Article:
Distributed Component Object Model (DCOM)

DCOM, or Distributed Component Object Model, is a technology for component-based development of software that is network-aware.

What is DCOM (Distributed Component Object Model)?

A technology for component-based development of software that is network-aware. Using Distributed Component Object Model (DCOM), developers can create network-aware applications using Component Object Model (COM) components. DCOM works under various network transports, including TCP/IP.

How it works

DCOM is a client/server protocol that provides distributed network services to COM, allowing DCOM-enabled software components to communicate over a network in a similar fashion to the method by which COM components communicate among themselves on a single machine.

DCOM client objects make requests for services from DCOM server objects on different machines on the network using a standard set of interfaces.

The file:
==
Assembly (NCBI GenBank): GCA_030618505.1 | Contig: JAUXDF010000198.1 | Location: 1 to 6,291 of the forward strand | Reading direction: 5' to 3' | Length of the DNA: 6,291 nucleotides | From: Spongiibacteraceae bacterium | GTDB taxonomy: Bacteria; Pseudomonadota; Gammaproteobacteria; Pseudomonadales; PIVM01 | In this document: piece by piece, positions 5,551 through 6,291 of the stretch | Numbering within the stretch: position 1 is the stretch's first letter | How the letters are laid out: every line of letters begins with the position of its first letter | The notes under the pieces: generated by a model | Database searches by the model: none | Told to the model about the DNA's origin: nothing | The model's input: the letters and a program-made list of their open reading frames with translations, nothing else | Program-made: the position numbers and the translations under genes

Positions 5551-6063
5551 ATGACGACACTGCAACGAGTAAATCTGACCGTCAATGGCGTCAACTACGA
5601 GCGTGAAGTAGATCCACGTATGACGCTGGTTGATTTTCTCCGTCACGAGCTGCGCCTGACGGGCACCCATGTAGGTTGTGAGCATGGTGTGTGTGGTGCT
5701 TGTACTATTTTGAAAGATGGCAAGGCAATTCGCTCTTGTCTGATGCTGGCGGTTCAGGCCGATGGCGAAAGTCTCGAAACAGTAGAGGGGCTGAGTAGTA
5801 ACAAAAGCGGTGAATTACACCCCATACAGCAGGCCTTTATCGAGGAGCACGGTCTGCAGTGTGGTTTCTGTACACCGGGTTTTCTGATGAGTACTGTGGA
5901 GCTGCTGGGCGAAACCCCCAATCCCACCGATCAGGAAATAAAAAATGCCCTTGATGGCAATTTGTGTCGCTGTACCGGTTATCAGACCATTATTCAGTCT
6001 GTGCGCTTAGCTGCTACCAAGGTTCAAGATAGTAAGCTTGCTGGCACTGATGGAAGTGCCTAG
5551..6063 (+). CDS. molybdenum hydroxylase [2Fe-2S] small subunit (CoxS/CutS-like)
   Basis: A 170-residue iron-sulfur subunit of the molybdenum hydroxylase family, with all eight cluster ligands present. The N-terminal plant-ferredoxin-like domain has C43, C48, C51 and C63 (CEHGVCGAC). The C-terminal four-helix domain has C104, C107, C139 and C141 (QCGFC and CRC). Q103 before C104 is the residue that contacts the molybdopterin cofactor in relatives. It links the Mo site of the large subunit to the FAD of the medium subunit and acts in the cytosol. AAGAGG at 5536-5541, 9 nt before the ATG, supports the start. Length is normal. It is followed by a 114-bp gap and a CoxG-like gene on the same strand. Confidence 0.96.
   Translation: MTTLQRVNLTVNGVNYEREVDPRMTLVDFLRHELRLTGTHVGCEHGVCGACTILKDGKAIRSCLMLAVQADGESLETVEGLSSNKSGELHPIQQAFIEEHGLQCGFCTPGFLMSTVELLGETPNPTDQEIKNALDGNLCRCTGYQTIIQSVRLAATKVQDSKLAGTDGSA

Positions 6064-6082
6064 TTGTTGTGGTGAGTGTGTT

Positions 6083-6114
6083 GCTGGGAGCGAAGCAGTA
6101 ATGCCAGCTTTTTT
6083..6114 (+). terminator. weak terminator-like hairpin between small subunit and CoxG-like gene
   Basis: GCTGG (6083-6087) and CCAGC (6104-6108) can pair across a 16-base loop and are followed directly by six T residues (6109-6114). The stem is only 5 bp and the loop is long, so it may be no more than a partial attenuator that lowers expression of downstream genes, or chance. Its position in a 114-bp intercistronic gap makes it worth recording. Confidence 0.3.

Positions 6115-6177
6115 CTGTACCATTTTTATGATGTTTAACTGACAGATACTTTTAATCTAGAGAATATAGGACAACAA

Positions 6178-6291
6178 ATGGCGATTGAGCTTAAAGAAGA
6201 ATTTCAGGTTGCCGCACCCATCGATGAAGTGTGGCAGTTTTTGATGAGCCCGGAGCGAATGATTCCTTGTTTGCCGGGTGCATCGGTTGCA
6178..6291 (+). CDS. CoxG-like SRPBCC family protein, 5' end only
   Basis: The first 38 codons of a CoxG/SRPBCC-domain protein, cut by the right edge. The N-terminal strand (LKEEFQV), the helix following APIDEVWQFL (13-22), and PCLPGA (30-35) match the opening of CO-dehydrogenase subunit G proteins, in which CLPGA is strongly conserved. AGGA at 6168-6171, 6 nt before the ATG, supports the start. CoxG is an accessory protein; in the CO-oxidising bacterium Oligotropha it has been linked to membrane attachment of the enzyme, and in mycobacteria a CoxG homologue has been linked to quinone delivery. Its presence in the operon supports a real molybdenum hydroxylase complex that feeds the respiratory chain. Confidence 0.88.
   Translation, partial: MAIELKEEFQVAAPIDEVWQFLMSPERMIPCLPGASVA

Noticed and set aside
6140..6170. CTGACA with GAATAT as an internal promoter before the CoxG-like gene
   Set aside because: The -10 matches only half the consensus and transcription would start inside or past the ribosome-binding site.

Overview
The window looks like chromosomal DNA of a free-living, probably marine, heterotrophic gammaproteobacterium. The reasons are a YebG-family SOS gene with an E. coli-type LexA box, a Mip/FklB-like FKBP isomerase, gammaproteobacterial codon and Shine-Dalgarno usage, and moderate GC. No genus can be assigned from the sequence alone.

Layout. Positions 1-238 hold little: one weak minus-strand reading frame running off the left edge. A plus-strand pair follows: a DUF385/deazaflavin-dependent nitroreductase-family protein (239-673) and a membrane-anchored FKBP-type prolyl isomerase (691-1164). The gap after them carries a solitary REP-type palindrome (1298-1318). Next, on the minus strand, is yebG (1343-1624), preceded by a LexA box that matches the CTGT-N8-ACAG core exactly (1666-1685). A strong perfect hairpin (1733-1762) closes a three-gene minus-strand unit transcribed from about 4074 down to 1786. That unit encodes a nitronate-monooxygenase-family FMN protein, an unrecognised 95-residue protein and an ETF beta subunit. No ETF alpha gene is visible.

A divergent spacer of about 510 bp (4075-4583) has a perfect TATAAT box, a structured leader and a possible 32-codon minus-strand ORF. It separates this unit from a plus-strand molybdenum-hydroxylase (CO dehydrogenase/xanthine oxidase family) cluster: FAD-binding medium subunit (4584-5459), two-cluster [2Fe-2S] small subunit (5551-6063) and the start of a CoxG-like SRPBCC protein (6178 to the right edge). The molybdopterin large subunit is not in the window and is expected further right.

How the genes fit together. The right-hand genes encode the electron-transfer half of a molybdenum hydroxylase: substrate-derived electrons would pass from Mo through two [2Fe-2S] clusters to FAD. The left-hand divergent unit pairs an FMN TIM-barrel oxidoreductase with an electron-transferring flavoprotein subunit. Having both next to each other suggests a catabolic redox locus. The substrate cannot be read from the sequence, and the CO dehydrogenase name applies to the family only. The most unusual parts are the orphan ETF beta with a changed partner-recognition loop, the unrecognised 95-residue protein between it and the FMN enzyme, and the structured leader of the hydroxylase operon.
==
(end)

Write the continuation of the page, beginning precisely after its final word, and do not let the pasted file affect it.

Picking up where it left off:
Graphic D-32. Distributed Component Object Model (DCOM).

The client object cannot call the server object directly. Instead, the operating system intercepts the DCOM request and uses interprocess communication mechanisms such as remote procedure calls (RPCs) to provide a transparent communication mechanism between the client and server objects. The COM run time provides the necessary object-oriented services to the client and server objects. The COM run time also uses the security provider and RPCs to create network frames that conform to the DCOM standard.

In Microsoft Windows NT and Windows 2000, DCOM requests are sent using RPCs. Windows NT and Windows 2000 use security features such as permissions to enable software components to securely and reliably communicate over the network.

DCOM was formerly known as ┬źNetwork OLE┬╗.